A link between early onset dementia and playing rugby has been established by a brain injuries expert in the United Kingdom.
Dr Willie Stewart says high impact sports such as American football, ice hockey and rugby are starting to lead to problems later in life usually associated with former boxers.
In an interview with BBC Radio Scotland the neurologist discussed his research of the brain with a former rugby player where he examined sections of tissue and found abnormal proteins associated with head injuries and dementia.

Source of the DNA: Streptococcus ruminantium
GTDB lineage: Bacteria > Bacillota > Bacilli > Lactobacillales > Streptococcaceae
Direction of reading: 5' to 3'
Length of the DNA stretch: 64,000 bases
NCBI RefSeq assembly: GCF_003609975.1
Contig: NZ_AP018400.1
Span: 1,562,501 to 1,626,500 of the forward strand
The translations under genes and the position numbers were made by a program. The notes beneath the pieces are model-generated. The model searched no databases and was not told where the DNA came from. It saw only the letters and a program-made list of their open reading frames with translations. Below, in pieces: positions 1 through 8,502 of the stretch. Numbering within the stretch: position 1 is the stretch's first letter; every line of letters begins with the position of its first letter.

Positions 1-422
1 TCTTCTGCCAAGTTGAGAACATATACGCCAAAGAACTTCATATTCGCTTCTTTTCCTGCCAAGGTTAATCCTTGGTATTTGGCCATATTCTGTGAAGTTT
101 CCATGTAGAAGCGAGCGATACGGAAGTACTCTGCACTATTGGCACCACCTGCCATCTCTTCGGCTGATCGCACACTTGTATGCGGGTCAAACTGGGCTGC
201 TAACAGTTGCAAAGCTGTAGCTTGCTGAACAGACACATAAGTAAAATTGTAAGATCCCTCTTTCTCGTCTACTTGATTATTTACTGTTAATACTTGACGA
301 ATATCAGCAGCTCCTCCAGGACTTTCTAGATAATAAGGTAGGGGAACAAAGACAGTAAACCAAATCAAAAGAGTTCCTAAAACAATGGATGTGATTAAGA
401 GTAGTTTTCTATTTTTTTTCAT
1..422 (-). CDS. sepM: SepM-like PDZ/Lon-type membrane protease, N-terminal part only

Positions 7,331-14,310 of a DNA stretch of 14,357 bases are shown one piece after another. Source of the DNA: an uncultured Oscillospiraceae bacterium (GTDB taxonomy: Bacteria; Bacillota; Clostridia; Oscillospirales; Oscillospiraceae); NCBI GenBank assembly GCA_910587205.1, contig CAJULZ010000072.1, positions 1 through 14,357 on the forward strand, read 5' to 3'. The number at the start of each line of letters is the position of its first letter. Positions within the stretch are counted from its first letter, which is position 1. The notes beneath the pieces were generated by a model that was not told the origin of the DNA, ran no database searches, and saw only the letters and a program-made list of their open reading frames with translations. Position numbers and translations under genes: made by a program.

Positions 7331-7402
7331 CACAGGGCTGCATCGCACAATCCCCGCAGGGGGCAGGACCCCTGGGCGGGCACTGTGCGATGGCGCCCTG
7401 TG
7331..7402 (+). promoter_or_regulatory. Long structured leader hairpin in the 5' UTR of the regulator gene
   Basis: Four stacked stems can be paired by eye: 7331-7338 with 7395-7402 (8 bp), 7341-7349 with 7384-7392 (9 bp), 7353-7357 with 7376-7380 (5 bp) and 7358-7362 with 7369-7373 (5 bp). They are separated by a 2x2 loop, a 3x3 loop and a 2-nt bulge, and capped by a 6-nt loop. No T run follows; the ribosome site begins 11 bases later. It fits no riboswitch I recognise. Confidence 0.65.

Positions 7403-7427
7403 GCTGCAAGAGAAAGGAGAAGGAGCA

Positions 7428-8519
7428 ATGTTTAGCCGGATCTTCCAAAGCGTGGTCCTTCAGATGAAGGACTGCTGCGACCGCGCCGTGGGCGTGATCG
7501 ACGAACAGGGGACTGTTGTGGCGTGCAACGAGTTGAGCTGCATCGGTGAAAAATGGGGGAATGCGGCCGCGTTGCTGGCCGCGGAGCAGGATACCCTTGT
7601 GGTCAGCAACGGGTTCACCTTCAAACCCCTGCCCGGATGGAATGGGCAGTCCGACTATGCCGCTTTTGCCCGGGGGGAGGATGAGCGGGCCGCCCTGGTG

The former player who took part in the study was found to have higher levels of the protein than a retired amateur boxer who has dementia pugilistica, also known as punch drunk syndrome.
Symptoms usually appear around 15 years after the boxer's career begins and include memory, speech and personality problems and a lack of coordination.
Until recently it had been thought to only affect boxers who suffered repeated concussive injuries through blows to the head, Dr Stewart said.
The percentage of rugby players affected is likely to be lower than other high impact sports
where concussion is common, but it remains a concern.
Dr Stewart, who is based at the Southern General Hospital in Glasgow, believes better precautions have to be taken by players and organisers.